Exercise gives your cells more energy to burn and circulate oxygen around your body. It also releases epinephrine and norepinephrine, stress hormones that in modest amounts can make you feel energized.
Small steps done consistently matter the most - even a brisk walk is a good start.
2. Eat 'Light to Heavy'.
I have been doing this for 10 years and it helps me so much. One of my mentors in NYC always said that if you are going to eat a raw salad and then cooked food... make sure to eat the raw salad BEFORE the cooked food.
The raw vegetables contain a lot of enzymes and will help digestion by acting on the cooked food that you consume next.
3. Drink Half Your Bodyweight in Ounces of Water.
If your body is short of fluids, one of the first signs is a feeling of fatigue.
So for example, if you weigh 120lbs, drink 60 ounces of water every day.
4. Eat Foods That Release Energy Slowly.
Eating foods with a low glycemic index — whose sugars are absorbed slowly — may help you avoid the lag in energy that typically occurs after eating quickly absorbed sugars or refined starches.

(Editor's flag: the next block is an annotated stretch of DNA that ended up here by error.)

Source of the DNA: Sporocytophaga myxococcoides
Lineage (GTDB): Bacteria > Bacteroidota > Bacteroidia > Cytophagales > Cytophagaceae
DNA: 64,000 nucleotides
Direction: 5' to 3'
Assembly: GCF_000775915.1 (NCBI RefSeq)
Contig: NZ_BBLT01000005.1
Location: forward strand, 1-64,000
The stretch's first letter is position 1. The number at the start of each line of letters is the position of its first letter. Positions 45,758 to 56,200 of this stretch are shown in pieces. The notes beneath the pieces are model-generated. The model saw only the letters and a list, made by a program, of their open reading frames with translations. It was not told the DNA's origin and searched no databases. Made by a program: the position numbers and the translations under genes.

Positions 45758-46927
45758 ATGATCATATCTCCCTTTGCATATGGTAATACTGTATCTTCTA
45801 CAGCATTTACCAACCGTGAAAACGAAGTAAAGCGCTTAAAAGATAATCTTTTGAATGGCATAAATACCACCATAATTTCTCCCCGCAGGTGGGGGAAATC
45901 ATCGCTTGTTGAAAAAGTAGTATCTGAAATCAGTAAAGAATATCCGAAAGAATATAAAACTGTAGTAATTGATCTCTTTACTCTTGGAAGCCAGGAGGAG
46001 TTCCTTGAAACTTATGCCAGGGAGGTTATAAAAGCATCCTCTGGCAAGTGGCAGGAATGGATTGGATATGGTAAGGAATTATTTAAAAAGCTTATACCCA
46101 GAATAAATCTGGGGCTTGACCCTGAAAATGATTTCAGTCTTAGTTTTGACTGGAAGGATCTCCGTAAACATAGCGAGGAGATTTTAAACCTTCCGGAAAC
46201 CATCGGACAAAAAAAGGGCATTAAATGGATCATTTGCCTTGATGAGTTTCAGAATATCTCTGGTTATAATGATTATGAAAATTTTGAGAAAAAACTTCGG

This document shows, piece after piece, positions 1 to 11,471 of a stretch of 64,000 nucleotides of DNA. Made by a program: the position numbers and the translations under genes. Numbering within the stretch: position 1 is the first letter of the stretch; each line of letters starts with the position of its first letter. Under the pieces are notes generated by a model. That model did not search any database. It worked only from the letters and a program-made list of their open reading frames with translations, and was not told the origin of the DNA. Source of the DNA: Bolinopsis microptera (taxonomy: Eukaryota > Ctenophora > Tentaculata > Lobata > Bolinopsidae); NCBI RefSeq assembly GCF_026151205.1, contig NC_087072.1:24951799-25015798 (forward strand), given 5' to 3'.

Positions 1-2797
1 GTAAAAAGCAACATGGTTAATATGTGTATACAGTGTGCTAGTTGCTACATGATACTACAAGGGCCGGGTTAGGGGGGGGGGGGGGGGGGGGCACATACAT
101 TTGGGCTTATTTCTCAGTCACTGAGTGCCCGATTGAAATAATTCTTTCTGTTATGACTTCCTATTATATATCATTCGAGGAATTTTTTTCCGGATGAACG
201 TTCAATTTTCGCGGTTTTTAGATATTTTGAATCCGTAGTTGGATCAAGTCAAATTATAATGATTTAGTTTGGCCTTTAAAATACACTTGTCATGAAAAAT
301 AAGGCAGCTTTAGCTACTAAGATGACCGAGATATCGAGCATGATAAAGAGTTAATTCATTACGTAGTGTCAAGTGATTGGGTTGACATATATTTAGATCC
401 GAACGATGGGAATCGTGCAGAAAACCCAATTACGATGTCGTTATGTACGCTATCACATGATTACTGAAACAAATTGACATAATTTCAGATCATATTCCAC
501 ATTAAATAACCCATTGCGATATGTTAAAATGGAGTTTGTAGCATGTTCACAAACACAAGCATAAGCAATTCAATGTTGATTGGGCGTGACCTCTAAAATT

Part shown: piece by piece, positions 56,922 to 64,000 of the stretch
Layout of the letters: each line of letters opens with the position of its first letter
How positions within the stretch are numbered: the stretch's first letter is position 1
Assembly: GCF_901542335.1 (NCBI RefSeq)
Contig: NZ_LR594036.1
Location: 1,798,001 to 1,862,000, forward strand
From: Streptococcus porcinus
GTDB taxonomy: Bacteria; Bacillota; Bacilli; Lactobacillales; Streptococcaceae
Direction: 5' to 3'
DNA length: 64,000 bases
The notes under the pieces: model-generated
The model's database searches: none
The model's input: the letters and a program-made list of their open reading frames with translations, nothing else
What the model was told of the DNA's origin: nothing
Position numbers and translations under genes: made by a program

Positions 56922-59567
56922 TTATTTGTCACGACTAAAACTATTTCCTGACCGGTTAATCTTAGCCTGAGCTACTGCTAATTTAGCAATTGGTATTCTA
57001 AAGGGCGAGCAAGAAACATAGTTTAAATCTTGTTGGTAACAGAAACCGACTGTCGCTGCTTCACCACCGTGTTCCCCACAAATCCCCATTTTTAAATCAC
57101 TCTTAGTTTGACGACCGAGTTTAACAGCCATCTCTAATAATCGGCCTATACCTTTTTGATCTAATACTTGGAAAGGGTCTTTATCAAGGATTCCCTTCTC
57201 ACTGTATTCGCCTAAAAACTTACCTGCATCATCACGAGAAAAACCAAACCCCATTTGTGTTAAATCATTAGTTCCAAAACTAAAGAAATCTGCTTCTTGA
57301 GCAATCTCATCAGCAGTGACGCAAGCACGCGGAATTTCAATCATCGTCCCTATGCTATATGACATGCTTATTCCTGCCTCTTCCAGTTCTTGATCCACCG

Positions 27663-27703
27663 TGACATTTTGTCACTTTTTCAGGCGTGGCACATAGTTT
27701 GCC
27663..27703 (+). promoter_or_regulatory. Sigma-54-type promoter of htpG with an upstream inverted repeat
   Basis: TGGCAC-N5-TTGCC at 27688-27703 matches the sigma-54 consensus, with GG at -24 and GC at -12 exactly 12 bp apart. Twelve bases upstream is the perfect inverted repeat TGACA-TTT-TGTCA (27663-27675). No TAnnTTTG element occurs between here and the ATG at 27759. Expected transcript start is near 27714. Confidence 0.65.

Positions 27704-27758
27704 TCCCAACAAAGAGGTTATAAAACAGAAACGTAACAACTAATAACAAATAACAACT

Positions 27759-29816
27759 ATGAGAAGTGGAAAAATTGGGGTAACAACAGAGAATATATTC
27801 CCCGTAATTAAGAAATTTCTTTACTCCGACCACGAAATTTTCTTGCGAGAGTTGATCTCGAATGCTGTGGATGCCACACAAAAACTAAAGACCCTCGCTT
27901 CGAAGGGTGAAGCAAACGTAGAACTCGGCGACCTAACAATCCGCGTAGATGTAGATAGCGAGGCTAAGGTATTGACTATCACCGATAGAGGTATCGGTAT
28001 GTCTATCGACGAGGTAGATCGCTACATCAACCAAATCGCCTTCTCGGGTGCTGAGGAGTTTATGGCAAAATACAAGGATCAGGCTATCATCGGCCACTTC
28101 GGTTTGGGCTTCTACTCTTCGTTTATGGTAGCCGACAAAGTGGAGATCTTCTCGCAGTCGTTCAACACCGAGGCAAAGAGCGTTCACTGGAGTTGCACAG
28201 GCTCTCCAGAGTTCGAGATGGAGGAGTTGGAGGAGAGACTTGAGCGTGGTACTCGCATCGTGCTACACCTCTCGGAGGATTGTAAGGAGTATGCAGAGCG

Examples include: whole grains, high-fiber vegetables, nuts, and healthy oils such as olive oil.
In general, high-carbohydrate foods have the highest glycemic indexes. Proteins and fats have glycemic indexes that are close to zero.
5. Increase Your Vitamins and Minerals Intake
Ensuring you consume the right vitamins and minerals throughout your pregnancy is essential. They help with the development of your baby, but will also give you the energy you need to get through each day.
You can find essential nutrients in everyday foods, but can also get a daily top-up from taking supplements. Throughout my pregnancy, I took my MaryRuth Liquid Morning Multivitamin and Liquid Nighttime Multimineral to ensure I got my daily dose.